Generally, integrity provided by ordered mode writes are sufficient enough. That being said, if you are sure that most of your continuous writes to a certain filesystem is to overwrite existing files, rather than appending them, this is certainly not the right journaling mode for you. Here's why - ordered mode does not keep persistent information about which blocks were written, and which blocks weren’t. Or, it does not perform ordered transactions. It is left to your drive's write cache to write to the list of blocks supplied whenever the cache can get to do that. In other words, it does not ensure that the blocks are actually written out into the drive in an orderly manner, as it uses your drive's cache.

What does this mean? Well, if your system craps out while it was overwriting a file, and your drive's cache did not finish updating all the blocks cited by the JBD API, you may end up having blocks which were not updated at all. Or, in short, theoretically, you may have some old data in your file after a system crash.

writeback mode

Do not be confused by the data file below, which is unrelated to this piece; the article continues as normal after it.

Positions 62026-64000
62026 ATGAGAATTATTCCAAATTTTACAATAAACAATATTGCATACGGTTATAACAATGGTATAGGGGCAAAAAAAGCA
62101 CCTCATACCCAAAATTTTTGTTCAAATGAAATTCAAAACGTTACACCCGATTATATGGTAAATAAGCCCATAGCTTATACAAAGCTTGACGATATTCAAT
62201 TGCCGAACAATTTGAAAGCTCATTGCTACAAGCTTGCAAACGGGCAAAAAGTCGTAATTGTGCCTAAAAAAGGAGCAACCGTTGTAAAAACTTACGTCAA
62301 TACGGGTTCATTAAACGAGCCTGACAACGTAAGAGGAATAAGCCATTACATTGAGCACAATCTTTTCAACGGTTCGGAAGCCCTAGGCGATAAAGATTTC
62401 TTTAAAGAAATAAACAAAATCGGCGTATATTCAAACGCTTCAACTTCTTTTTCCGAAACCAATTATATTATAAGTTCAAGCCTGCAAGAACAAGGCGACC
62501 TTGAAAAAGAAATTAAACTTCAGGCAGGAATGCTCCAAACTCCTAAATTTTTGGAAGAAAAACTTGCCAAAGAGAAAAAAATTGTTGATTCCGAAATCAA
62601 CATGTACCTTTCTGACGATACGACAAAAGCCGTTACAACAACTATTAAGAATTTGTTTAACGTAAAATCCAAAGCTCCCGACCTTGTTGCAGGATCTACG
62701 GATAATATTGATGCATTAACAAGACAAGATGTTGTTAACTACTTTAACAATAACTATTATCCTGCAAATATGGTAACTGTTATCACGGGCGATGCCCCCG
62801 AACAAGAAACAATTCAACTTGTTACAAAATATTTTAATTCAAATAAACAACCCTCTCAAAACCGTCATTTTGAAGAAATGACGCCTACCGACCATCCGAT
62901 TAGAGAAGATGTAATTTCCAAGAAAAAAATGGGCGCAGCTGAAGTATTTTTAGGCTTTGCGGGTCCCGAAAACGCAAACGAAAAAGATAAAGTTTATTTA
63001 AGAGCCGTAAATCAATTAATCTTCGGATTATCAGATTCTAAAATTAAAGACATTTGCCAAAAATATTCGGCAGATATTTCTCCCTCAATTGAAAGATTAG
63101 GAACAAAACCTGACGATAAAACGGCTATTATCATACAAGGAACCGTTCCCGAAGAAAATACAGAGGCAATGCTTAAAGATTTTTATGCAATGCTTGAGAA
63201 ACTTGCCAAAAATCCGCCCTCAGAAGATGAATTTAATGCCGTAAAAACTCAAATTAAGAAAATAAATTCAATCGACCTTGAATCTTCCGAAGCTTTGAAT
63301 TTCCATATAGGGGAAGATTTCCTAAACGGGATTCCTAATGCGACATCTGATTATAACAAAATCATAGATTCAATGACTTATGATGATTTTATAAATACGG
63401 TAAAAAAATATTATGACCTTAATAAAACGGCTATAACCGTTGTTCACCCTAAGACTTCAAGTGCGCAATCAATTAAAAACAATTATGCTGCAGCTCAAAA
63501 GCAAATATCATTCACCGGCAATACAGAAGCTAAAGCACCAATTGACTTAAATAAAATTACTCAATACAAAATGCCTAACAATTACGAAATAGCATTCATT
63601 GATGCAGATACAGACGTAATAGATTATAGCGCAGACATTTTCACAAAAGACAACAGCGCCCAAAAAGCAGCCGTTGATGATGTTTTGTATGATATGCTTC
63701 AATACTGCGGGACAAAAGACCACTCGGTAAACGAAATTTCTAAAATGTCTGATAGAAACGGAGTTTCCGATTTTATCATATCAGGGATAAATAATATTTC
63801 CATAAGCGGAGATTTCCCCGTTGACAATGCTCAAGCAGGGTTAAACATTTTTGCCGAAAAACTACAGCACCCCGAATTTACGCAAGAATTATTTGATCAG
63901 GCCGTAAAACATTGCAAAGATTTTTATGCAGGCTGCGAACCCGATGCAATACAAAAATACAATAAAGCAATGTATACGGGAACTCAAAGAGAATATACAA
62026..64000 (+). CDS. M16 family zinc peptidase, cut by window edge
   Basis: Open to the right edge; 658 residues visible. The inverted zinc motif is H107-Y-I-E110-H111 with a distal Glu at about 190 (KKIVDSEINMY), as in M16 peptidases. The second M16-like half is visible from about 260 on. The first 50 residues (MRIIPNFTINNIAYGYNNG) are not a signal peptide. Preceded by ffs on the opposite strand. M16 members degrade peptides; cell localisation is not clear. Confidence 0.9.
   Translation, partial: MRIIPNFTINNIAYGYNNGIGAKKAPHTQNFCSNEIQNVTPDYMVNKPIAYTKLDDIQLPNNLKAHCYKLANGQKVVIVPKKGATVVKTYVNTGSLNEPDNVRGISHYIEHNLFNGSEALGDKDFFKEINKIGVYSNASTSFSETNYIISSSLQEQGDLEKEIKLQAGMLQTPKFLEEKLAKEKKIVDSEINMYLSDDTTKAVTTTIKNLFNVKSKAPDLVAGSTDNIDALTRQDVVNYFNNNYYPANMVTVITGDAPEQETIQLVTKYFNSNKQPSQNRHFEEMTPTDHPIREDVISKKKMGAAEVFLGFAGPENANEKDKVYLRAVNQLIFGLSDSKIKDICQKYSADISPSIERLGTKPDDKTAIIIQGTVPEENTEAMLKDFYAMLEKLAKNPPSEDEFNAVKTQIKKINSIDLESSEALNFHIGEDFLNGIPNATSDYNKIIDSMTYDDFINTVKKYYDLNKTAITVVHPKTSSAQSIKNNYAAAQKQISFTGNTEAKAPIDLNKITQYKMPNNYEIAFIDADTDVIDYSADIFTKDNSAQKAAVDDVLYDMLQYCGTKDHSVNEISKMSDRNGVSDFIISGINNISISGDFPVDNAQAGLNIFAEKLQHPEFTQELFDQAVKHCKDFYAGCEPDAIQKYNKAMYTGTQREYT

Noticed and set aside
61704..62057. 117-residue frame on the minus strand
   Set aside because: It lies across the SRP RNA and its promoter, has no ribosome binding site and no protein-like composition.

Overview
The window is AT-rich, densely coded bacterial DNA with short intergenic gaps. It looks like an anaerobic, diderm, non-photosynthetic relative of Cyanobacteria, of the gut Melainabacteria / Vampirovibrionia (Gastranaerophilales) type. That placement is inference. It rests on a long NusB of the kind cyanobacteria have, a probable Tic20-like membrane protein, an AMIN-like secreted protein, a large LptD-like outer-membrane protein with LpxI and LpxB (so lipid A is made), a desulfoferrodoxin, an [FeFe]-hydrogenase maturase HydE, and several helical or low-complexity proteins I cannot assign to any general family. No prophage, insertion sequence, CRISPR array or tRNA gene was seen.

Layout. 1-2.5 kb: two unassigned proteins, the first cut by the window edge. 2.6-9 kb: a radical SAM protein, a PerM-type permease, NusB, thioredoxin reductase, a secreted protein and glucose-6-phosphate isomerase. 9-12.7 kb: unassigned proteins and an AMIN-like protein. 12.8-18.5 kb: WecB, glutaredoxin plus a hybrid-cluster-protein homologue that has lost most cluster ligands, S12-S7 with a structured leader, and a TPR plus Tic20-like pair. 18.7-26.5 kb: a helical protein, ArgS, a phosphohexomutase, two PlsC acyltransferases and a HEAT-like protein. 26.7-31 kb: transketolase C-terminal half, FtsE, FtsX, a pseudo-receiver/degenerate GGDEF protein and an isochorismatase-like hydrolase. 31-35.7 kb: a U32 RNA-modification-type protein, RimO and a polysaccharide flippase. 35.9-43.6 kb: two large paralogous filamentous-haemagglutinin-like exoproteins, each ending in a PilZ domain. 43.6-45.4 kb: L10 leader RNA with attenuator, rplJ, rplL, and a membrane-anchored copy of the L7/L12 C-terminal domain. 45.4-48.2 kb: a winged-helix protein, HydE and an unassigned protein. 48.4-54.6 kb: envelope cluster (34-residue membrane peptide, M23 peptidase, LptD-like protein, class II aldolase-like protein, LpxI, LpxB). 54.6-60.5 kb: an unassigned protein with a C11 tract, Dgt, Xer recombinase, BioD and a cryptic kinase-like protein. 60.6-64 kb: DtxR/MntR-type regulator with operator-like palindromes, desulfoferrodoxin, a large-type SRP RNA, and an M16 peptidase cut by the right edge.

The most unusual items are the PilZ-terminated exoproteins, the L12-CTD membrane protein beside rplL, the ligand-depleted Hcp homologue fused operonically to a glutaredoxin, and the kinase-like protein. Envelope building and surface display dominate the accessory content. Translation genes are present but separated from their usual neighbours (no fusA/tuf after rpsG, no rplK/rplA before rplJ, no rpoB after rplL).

Unlike the earlier two modes we saw, only metadata is journaled in this mode. Data is written to the filesystem as soon as JBD completes metadata journaling.

To quote the man page, it is rumoured to be the highest-throughput option for an ext3 filesystem.

As only metadata is journaled, the problem that we saw for "ordered" mode of old data appearing in files after a crash and journal recovery is severely possible in journaling mode.

Enough Theory, where's my fix?

Option 1)

Assuming that you're ready to live with the problems for writeback mode, mount your said slow filesystem in writeback mode.

A word of caution: You should unmount your filesystem and remount it with the journalling mode you want. You cannot change modes while the filesystem is mounted, or just by a "mount -o remount" with new options.

# umount /slowfs
# mount yourdevice /slowfs -o data=writeback

To make this permanent, modify your /etc/fstab:

yourdevice /slowfs ext3 data=writeback 1 2

See man mount for answers to your possible questions.

Option 2)

By default, a filesystem has to update inode access times for each files as the said file was last accessed. Disabling this would also speed up access to your /slowfs, provided your applications do not need atime to be updated on your files.

This option can be added from the command line as:

# umount /slowfs
# mount yourdevice /slowfs -o noatime,data=writeback

Entry for /etc/fstab would look like:

yourdevice /slowfs ext3 data=writeback,noatime 1 2

Disclaimer: Sure, this worked for me, but your mileage may vary. Hence, use at your own risk. Don't flame me, if your txt files look like hexdump after this change :)


Creative Commons License
This work is licensed under a Creative Commons License.